Blog 18

SPARK your teaching in 2016!



Ron Sheese and Sophie Bury, Learning Commons


SPARK is a digital resource designed by York librarians, study-skills specialists, and writing instructors to help students with academic writing assignments. Students around the world are consulting SPARK to learn fundamentals of library research and writing skills.

While many instructors recommend SPARK to their students, many are also incorporating features of SPARK into the design of their courses. Teaching with SPARK is a module within SPARK that assists instructors to employ specific elements of SPARK to help their students develop their research and writing skills.

SPARK consists of thirteen modules organized into three categories: Getting Started, Exploring, and Pulling It Together. Tools such as worksheets, exercises, and quizzes have been created for each module, and Teaching with SPARK suggests numerous ways that the module and its associated tools might be used in a course.

SPARK is built on the recognition that many contemporary undergraduates are strangers to the conventions and expectations of the academic community. Studies show that undeveloped academic literacy skills related to academic reading, writing and library research pose obstacles to academic success for students. Studies from Project Information Literacy (Head, 2013) and ERIAL (Ethnographic Research in Illinois Academic Libraries) (Foster & Gibbons, 2007), for example, examined undergraduates’ information seeking behaviours and found evidence of many areas for development. Students tended when conducting research, for example, to rely on familiar resources such as their course readings and Google, rather than to seek out and use any of the many other sophisticated resources available. They also found that most students lack an understanding of how to develop an effective search strategy, whether using Google or subscription library databases.

Our own experience has been that students are often unclear about the difference between the resources freely available on the web and those indexed in scholarly databases, including recognizing why the difference is important and how to critically evaluate the information they locate within them. Many have little experience with the processes associated with the analytical reading and writing expected in university. Many find the conventions of APA and MLA style baffling. SPARK addresses such uncertainties and lack of experience. A useful starting point for instructors is to recognize that our assignments often carry the implicit assumption that everyone has mastered the underlying literacy components of academic writing. The Making the Implicit Explicit page of Teaching with SPARK provides examples of academic literacy skills that instructors often take for granted in their own work, but which typically require explicit instructional attention in order to foster their development in students.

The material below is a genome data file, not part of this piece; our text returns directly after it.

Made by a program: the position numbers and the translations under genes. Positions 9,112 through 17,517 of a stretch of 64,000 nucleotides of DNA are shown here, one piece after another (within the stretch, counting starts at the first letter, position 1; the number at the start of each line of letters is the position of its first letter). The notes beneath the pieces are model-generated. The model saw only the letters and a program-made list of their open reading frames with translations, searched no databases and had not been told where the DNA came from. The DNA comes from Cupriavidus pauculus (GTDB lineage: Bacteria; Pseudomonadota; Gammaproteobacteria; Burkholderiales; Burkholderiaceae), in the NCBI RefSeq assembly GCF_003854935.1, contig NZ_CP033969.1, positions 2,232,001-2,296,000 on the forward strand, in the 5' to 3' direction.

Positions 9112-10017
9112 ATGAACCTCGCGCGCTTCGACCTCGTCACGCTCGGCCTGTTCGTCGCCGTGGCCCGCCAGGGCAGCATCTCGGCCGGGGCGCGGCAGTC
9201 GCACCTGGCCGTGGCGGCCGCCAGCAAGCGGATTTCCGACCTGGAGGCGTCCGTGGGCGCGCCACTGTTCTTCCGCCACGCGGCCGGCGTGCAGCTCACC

Instructors eager to assist students with the processes and skills implicit in academic reading, writing, and research find that SPARK enhances their ability to provide the focus and practice students need in order to improve. For each of the thirty-six resources included in the SPARK modules, Teaching with SPARK provides a page that identifies the skills addressed by the resource, possible classroom uses for it, and options for feedback or evaluation. It also provides suggestions for possible ways to customize the resource, and it provides links to the original WORD documents to facilitate such customization.

Speaking of processes such as those involved in conducting library research and in writing at the university level, Tasmin Haggis (2006) says, “process cannot be delivered; it can only be described, compared, modelled and practised.” We can’t just hand over the ability to do this work to our students; rather we need to find ways to help them recognize and accomplish the processes. It is just this type of exercise that SPARK and Teaching with SPARK seek to make available to instructors.

If you are interested in reading more about academic literacies, consult the resource guide compiled by those of us at The Learning Commons who have been involved in the design and implementation of SPARK. We are available to consult with you about how you might use SPARK to achieve your course goals in the area of library research and writing. If you haven’t worked with SPARK, please have a look and contact us to talk about how it can help you. We are particularly interested in talking to instructors who have included SPARK resources in their course exercises or assignments. Please if you have worked with SPARK, contact us and let us know about your experience. Our email addresses: and


Foster, N.F. & Gibbons, S. (2007). Studying students: The Undergraduate Research Project at the University of Rochester. Chicago, IL: Association of College and Research Libraries.

Haggis, T. (2006). Pedagogies for diversity: Retaining critical challenge amidst fears of ‘dumbing down’. Studies in Higher Education. 31(5), 521-535. doi: 10.1080/03075070600922709

Head, A.J. (2013). Project Information Literacy: What can be learned about the information-seeking behaviour of today’s college students in the Proceedings of the Association of College and Research Libraries (ACRL) 2013 Conference. Indianapolis, IN, 10-13 April, 2013. Chicago, IL: American Library Assocation. [Available:]

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